The American Academy of Pediatrics recommends delaying the introduction of foods other than breast milk until your baby is around 6 months old, suggesting exclusive breastfeeding before that time. However that’s not always realistic and you may find yourself introducing the bottle at any time during the first year.
Additionally, formula isn’t the only reason to use a bottle. Many breastfeeding parents want to incorporate bottle-feeding of breast milk for flexibility. The breastfeeding advocacy organization La Leche League suggests waiting until your breastfeeding baby is 3 to 4 weeks old before introducing a bottle.
Whenever you begin using bottles, it can be extremely frustrating trying to feed a baby who stubbornly refuses feeds. But with dedication, experimentation, patience, and love, you can eventually acclimate your baby to bottle-feeding.
Since babies can’t communicate clearly, parents and caregivers are left wondering and guessing why their baby refuses bottle-feeding. The following reasons are some of the most common things to look out for if your baby refuses the bottle:
- Your baby was recently weaned and wants to continue breastfeeding.
- Your baby isn’t hungry enough to want feeding.
- Your baby is feeling sick, colicky, or otherwise unwell enough to feed.
- Your baby is being held in an uncomfortable position.
- Your baby doesn’t like the temperature, flavor, or texture of the milk.
- Your baby doesn’t like the texture or feel of the bottle.
Depending on your previous experience with feeding you may be able to figure out the specific reasons why they’re refusing the bottle. Many times, knowing why they refuse can give you better insight into figuring out how to fix the problem.
Some of the most common and effective things you can try to help your baby accept bottle-feeding include:
- Slowly, consistently, and gradually transition from breastfeeding to bottle-feeding.
- Wait until your baby is sufficiently hungry before feeding.
- Try changing the bottle size and shape, the nipple, or other aspects of the bottle to see what your baby responds to.
- Experiment with the temperature of the milk or formula. Breast milk is lukewarm, so make sure the bottle isn’t too warm or cool.
- If your baby is teething, try changing the temperature of the milk (teething babies sometimes prefer cold milk), massaging their gums, or otherwise helping them with the pain of new teeth poking through.
- Hold your baby in a different feeding position and see what they respond to.
- Allow someone else to handle the feeding. This can be especially helpful during a transition from breastfeeding to bottle-feeding.
Before changing the formula you’re using you may want to talk to your pediatrician. There are different types of formula customized to different needs, but too many changes or certain types of formula can cause other challenges.
More tips to try
In addition to the list of possible remedies above, it is important to try to have a calm and consistent approach to bottle-feeding. Sometimes, your own frustrations with bottle-feeding can affect the infant and make it even harder for them to change.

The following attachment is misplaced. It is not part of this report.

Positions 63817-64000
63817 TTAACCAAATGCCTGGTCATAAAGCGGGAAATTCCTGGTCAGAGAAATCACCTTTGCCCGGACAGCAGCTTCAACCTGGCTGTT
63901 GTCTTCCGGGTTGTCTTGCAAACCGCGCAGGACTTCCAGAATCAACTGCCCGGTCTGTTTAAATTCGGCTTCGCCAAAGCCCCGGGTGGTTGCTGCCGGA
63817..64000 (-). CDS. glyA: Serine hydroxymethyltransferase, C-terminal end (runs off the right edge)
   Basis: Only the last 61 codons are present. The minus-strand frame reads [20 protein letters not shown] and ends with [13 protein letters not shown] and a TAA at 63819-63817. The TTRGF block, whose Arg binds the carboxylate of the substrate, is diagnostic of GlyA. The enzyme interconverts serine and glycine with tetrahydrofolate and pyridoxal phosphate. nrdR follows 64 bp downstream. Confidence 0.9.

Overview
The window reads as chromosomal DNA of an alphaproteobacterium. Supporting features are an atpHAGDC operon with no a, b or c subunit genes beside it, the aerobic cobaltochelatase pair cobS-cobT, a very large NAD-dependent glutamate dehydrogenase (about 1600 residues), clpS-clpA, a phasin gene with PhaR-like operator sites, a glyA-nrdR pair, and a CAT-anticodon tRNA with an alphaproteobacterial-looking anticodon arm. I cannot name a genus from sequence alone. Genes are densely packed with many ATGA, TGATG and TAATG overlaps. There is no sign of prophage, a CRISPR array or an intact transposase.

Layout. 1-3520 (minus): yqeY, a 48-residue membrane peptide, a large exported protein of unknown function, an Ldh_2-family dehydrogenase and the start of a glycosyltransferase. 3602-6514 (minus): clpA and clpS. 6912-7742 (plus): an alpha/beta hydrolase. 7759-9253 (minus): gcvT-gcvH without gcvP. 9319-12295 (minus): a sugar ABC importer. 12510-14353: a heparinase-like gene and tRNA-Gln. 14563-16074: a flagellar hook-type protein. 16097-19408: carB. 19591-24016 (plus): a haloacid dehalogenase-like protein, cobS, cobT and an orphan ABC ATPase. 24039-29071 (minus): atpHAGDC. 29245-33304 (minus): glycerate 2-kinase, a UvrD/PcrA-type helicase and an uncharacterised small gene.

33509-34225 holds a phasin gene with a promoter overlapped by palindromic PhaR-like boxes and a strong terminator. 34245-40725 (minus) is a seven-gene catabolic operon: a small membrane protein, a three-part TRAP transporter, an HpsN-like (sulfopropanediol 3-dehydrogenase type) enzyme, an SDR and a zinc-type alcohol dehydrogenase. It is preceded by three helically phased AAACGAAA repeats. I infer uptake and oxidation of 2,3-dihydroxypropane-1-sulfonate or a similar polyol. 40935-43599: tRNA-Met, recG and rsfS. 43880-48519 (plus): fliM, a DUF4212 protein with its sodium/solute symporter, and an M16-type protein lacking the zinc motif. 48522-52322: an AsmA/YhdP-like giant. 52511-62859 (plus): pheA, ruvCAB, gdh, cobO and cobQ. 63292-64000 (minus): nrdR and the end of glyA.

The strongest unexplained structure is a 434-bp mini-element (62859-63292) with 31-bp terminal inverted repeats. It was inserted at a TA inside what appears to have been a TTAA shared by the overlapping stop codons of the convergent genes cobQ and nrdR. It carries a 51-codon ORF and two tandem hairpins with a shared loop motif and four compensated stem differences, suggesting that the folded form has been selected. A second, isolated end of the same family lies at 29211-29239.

In general, try to follow these behavioral tips for yourself when bottle-feeding a fussy baby:
- Maintain a comforting routine around mealtime.
- Avoid distractions, such as media, music, and toys when bottle-feeding.
- Feed your child at consistent time intervals of 3 to 4 hours.
- Stay calm and consistent. Don’t become angry, anxious, or overly excited with your feeding child.
- Limit mealtimes to 30 minutes.
- Try to avoid frustration during feeds. Consider having another caregiver offer the bottle if you need a break.
While it is normal for babies to sometimes refuse a bottle, there are some instances where chronic refusal to feed can be indicative of an eating disorder or an illness that requires medical attention.
About 1 to 5 percent of very young children have feeding disorder, which is characterized by an inability to consume an adequate amount of food, resulting in malnutrition.
Getting enough food is absolutely essential for a growing baby. If you think your baby is experiencing a feeding disorder making it difficult for them to gain weight, you should see a doctor immediately. Feeding disorders in early childhood are an important health issue.
In the short term, babies with feeding disorders will experience nutritional deficiency and weight loss (or inadequate weight gain), but in the long term, your baby can experience growth deficits, cognitive functioning problems, stunted neurodevelopment, and behavioral or emotional impairment.
Another time to talk to your baby’s doctor is if your baby refuses to eat due to an illness or pain. Call your doctor right away if in addition to refusing the bottle your baby is showing any of the following symptoms:
- constant crying
- difficulty breathing
Consult with a doctor to determine whether there are any illnesses or physiological issues you are unaware of that might play a part in your child’s fussy eating.